More clarity on continuous disclosure

  • Date:01 Nov 2012
  • Type:Company Director Magazine
Following the Fortescue judgment and ASX’s release of proposed revisions to a listing rule and guidance, Belinda Gibson provides some tips on how directors should tackle their continuous disclosure obligations.


The continuous disclosure obligations of companies, and their directors, have for some years been a hot topic for discussion in boardrooms, the media and in the meetings the Australian Securities and Investments Commission (ASIC) holds with directors.

This interest has been heightened by the Fortescue court decision last month and the Australian Securities Exchange’s (ASX’s) release of its draft revisions to Listing Rule 3.1 and Guidance Note 8.

This article provides some commentary on how ASIC views the Fortescue decision and provides some messages on how to apply the continuous disclosure rules in a practical way.

The Fortescue decision

The High Court’s Fortescue decision provides important guidance to the market on misleading and deceptive statements. The judgment raises for discussion what the market would regard as a sufficient statement about the nature and content of an agreement, and what is necessary to ensure the market is properly informed to make investment decisions.

Because the High Court found Fortescue made no misleading or deceptive statements, the decision did not need to consider the Listing Rules’ continuous disclosure provisions or the Corporations Act 2001 in any detail. ASIC does not see the case as significantly altering the law applying to continuous disclosure.

ASIC is, of course, analysing the judgment’s implications for the manner in which we litigate our cases. We are very conscious of our obligations as model litigants. The decision points us in the direction of bringing clear and simple cases.

ASX Guidance

ASIC continues to see listed company continuous disclosure as the foundation of market integrity and a central tenet of fair and efficient financial markets. We recognise that listed entities need clear guidance about their continuous disclosure obligations, particularly in the age of instant communications and social media.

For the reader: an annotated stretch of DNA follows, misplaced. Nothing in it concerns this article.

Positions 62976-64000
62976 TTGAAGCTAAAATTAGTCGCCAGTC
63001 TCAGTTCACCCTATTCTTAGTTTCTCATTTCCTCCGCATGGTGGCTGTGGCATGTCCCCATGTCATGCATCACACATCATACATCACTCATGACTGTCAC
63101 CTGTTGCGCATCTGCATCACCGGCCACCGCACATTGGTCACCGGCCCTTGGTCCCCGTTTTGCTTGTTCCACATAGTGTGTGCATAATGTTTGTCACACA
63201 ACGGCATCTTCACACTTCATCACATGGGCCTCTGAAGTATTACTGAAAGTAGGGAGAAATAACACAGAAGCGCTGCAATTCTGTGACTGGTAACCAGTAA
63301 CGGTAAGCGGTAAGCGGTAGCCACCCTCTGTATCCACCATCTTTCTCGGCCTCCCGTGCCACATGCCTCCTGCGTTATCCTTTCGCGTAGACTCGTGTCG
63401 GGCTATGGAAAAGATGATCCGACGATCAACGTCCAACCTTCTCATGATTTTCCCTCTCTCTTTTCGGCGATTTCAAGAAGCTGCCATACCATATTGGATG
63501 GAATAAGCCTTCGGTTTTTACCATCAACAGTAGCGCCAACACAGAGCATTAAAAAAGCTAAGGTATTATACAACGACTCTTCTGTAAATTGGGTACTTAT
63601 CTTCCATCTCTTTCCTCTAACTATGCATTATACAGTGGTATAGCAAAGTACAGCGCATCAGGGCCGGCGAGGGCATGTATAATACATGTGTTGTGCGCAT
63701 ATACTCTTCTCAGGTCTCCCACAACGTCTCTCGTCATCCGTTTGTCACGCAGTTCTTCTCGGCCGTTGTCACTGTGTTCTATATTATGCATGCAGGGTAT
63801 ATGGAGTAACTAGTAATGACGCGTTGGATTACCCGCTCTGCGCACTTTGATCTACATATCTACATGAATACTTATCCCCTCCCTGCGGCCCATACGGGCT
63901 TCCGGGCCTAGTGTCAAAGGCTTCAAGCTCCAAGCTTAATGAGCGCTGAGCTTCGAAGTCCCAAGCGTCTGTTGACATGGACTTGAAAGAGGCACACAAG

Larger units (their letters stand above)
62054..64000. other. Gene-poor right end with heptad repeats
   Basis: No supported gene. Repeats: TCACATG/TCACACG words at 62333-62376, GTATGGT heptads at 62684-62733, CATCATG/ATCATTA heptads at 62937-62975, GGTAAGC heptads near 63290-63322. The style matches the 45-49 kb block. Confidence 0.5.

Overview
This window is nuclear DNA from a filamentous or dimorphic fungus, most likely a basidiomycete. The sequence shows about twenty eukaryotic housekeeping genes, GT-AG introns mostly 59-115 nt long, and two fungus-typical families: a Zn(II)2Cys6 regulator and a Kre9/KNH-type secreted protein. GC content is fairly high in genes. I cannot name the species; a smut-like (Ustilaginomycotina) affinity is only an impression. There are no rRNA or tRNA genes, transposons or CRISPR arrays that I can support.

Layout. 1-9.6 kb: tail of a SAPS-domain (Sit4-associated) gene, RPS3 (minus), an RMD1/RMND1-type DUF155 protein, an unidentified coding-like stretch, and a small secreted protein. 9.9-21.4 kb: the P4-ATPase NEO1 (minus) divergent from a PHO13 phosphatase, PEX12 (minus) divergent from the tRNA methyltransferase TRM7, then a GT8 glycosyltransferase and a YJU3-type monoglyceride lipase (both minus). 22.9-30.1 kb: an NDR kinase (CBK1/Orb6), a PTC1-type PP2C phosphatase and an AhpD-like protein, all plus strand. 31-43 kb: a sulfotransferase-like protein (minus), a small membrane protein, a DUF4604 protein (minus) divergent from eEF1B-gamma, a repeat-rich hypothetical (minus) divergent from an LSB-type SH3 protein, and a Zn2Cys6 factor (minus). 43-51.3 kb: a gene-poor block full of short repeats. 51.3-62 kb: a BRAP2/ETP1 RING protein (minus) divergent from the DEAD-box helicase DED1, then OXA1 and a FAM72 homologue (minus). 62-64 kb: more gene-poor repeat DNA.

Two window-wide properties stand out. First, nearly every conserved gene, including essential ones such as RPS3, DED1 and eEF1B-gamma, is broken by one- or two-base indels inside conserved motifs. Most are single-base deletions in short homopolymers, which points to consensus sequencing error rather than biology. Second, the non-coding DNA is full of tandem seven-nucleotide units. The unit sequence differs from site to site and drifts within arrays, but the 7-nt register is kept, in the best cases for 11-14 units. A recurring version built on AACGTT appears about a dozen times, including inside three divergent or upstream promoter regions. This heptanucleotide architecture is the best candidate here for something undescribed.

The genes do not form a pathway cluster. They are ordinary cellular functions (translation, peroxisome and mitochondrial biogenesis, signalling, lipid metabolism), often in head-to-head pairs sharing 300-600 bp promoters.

We welcome ASX’s consultation paper proposing a slight revision to Listing Rule 3.1 and substantially rewriting Guidance Note 8.

We have worked closely with ASX to develop the draft and we encourage listed entity directors to comment on the draft.

There are three very important areas where directors have sought guidance that are well addressed in the material:

  • What does "immediate" mean? Immediate doesn’t mean instantaneously, but we think it does mean promptly and without delay. If the information has reached some of the market, then delay is not acceptable.
  • When should a company call a trading halt – the best course when the market is uninformed and time is required to make a meaningful updating statement?
  • What information is required? Companies should try to ensure any announcements are clear and complete. Each announcement must contain enough detail for investors to understand its ramifications and to assess its effect on the price or value of the company’s securities.

ASIC suggests boards should consider the following practical tips:

  • Be prepared to act quickly to respond to continuous disclosure issues by having established policies and practices in place.
  • Know what information about your company the market is trading on. This will require monitoring the major sources of news and information, which in some cases will include significant social media sites. You should also be aware of how your company’s shares are trading when the market is open (for instance, a rapid price movement might indicate particular information is no longer confidential).
  • Good practice when making an announcement is to not assume the reader is sophisticated or can read between the lines. Highlight key information. Tell it as it is – for instance, don’t describe a scheme of arrangement proposal using takeover-bid language.
  • Be careful with announcement headings. Try to encapsulate the tenor of the message there. Headings are often what informs media reporting and, however illogical it may be, can trigger trading by algorithms.
  • Apply the listing rule requirements consistently, whether it is good or bad news that is required to be disclosed.
  • If the announcement is made to prevent a false market, explain this context in the announcement to avoid misunderstandings about the materiality of the information.
  • If you think people should not trade on an announcement, then consider saying so, as boards do early on when there is a formal takeover bid.
  • If an announcement proves to have been wrong, it may be necessary to update the market to ensure it is fully informed of material information.

We at ASIC look forward to participating with you in ASX’s consultations on the proposals.

Belinda Gibson
Deputy chairman
Australian Securities and Investments Commission